Variations of eye structures and related genetic and expression responses

Cavefishes often display regressive features, such as the degeneration of the eyes, which often develop normally during embryogenesis but subsequently arrest, degenerate or sink beneath the skin [22]. In the three adult Sinocyclocheilus fishes in this study, Sg has normal-sized eyes with a lens and retinal structures; Sr has small eyes with a reduced lens and retinal cell density; and Sa has lost its external eyeballs and lens, and the retina has degenerated to become merely disorganized and indistinguishable cellular layers (Fig. 3). The recently published A. mexicanus genome identified many specific candidate genes under eye-related QTL, and revealed expression differences in several development stages [6]. In our study, we analyzed the genetic changes of these existing crystallin and opsin genes and also presented copy number variations among cave-dwelling and surface-dwelling fishes. Our comparative genomic data suggested that several opsin genes, including Lws2 (long wavelength-sensitive), Rh2-1 and Rh2-2 (middle wavelength-sensitive), have been lost in Sinocyclocheilus, and that Rh2-4 has been lost in Sa (Additional file 2: Table S26). In dim conditions, long wavelength light is rapidly attenuated [23], and it seems rational that the long and middle wavelength-sensitive genes were lost specifically in Sa. The results from transcriptomic analyses of eyes also unsurprisingly showed significantly lower expression levels of most visual opsin genes in Sa when compared with Sg and Sr (Additional file 2: Table S27). Development and maintenance of photoreceptors requires a series of transcriptional factors. As expected, nine important transcriptional factors, including Crx, Nrl, Otx2, Otx5, Nr2e3, Ggca1A, Gnat1, Gnat2 and Rorb, were significantly down-regulated in Sa (Additional file 2: Table S27 and Additional file 6: Figure S25). These results are consistent with those found for Astyanax cavefishes [24] and for other Sinocyclocheilus species [25, 26], which supports the hypothesis that down-regulation of rhodopsin might play a critical role in eye degradation of cavefishes [25, 26].
Fig. 3

Comparison of retinal structures among the three Sinocyclocheilus species. Phenotypes and H&E stained sections of eyes from top to bottom are those in a Sg, b Sr and c Sa, respectively. GCL, ganglion cell layer; INL, inner nuclear layer; IPL, inner plexiform layer; IS, inner segment; ONL, outer nuclear layer; OPL, outer plexiform layer; OS, outer segment; RCL, relict cell layer; RPE, retinal pigmented epithelium

By screening crystallin genes in the three Sinocyclocheilus genomes, we found that copy numbers of most genes were lower than those of the diploid zebrafish (Additional file 2: Table S26 and Additional file 6: Figure S28). Transcriptomic data further demonstrated that the expression levels of most crystallin genes were maintained at high levels in Sg, but were not expressed in Sa (Additional file 2: Table S27). We also observed that several crystallin genes in Sa (such as Cryball1, Crygm2d12 and Crygm7) have evolved into pseudogenes due to existing premature stop codons (Additional file 2: Table S25E). Previous studies in Astyanax found that the expression of crystallin genes were down-regulated in the development of cavefish lens [27], suggesting that the lens plays a critical role in promoting cell survival in the development of eyes [28]. In particular, β- and γ-crystallins play a pivotal role in retinal tissue remodeling and repair, and also strongly enhance axon regeneration of retinal ganglion cells [29]. Hence, the lack, or down-regulation, of crystallin gene expression in Sa supports its phenotype of a visual system in which both the lens and retina have degenerated. Interestingly, we also found that Sa has two copies of Hsp90α1.1 and Hsp90a1.2 (heat shock protein 90α) genes, while both Sg and Sr have only one. Meanwhile, the expression levels of Hsp90α in Sa eyes were much higher than those in Sg and Sr (Additional file 2: Table S27). These observations provide further evidence to support a novel role of Hsp90α in lens apoptosis and eye degeneration of cavefishes [30].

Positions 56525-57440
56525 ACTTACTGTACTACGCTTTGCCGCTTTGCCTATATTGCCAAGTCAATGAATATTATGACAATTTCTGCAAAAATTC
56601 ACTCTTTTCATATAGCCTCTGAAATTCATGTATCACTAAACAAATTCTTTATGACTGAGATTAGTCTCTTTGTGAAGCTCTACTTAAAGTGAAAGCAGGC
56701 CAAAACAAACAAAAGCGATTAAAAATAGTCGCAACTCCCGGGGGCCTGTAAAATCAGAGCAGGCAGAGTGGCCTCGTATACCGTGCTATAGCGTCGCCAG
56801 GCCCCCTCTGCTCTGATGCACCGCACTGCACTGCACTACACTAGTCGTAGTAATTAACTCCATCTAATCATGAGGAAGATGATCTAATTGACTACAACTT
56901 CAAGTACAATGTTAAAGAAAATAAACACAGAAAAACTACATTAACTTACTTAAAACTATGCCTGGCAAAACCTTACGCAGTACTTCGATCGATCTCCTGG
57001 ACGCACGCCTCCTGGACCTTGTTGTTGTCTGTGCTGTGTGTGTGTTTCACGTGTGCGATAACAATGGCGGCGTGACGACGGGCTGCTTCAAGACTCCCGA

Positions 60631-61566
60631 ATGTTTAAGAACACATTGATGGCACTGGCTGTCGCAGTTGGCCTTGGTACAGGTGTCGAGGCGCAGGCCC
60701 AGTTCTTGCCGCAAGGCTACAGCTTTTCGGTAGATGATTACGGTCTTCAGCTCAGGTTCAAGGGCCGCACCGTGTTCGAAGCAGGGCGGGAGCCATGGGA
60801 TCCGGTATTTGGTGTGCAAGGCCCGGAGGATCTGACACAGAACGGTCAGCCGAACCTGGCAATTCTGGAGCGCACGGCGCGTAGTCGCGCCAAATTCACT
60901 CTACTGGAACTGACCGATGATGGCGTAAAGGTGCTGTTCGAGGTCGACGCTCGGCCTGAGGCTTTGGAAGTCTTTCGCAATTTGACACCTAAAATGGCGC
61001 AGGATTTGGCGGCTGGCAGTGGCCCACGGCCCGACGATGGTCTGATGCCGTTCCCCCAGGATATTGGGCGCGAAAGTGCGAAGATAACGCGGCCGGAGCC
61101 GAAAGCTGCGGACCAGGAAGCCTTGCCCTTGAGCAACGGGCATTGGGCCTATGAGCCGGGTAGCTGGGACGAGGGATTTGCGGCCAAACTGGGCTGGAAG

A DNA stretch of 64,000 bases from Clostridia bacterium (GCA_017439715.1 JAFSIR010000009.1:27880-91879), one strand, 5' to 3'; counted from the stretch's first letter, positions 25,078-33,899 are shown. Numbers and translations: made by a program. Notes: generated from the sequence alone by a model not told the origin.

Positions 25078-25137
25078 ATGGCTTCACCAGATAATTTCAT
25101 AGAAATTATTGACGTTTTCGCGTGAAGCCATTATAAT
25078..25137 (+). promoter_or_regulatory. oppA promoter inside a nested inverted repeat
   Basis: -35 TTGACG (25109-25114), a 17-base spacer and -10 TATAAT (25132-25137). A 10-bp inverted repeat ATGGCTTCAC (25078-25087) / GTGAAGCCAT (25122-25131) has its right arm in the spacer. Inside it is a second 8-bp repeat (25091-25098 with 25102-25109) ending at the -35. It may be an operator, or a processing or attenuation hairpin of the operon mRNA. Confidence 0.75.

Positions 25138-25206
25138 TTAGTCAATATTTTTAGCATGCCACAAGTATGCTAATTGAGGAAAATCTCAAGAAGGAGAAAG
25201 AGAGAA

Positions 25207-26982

Different mechanisms of albinism compared with Astyanax

In order to check the mechanisms of loss of pigmentation in Sa skin, we compared melanogenesis-related genes in the three Sinocyclocheilus genomes. In Astyanax, the albinism of some cave populations is caused by the deletions of Oca2 gene exon regions, which disturbs the upstream steps of the melanin synthesis pathway [31]. Although similar deletions of Oca2 genes were not found in either of the two copies in Sa (Additional file 6: Figure S21), nor were any identical mutations specifically present in Sa and Astyanax cave populations, some other new mutations were identified (Additional file 6: Figure S21), and the transcriptome analysis performed on the skin of Sg, Sr and Sa indicated that the expression of Oca2 gene in Sa was the lowest (Additional file 2: Table S20). In the melanin synthesis pathway, several enzymes work downstream, such as Tyr (tyrosinase), a key rate-limiting enzyme, and Tyrp1 (tyrosinase-related protein 1) [32]. More interestingly, we found that Tyr has an amino acid mutation (G420R) in Sa (Additional file 6: Figure S18), which was identical to that identified in Caucasian human patients (G419R , http://www.ifpcs.org/albinism/oca1mut.html) [33, 34]. Meanwhile, the expression levels of Sa genes in the melanogenesis pathway in the skin transcriptomes were the lowest, especially Tyr and Tyrp1, with significantly lower expression levels in Sa compared with Sg (Additional file 2: Table S20). It seems that similar phenotypes in Sinocyclocheilus cavefish might evolve by different mechanisms from Astyanax. Furthermore, we found that the Mpv17 protein in Sa had a deletion in the signal region compared with zebrafish, Sg and Sr (Additional file 6: Figure S22), and the expression level of Mpv17 in Sa is the lowest (Additional file 2: Table S20). A previous study shows that the deletion in Mpv17 can cause the tra mutant phenotype in zebrafish, and cause a loss (or strong reduction) of iridophores throughout larval and adult stages [35]. This study also pointed out that differentiated iridophores were required for the accumulation and maintenance of melanophores during pigment pattern formation [35], and a parallel study showed that the interaction between iridophores and other chromatophores is critical in the stripe formation of zebrafish [36]. Thus we infer that the deletion of Mpv17 might cause the loss of iridophores, which affected the formation of melanophores, and consequently played a role in the albinism of Sa.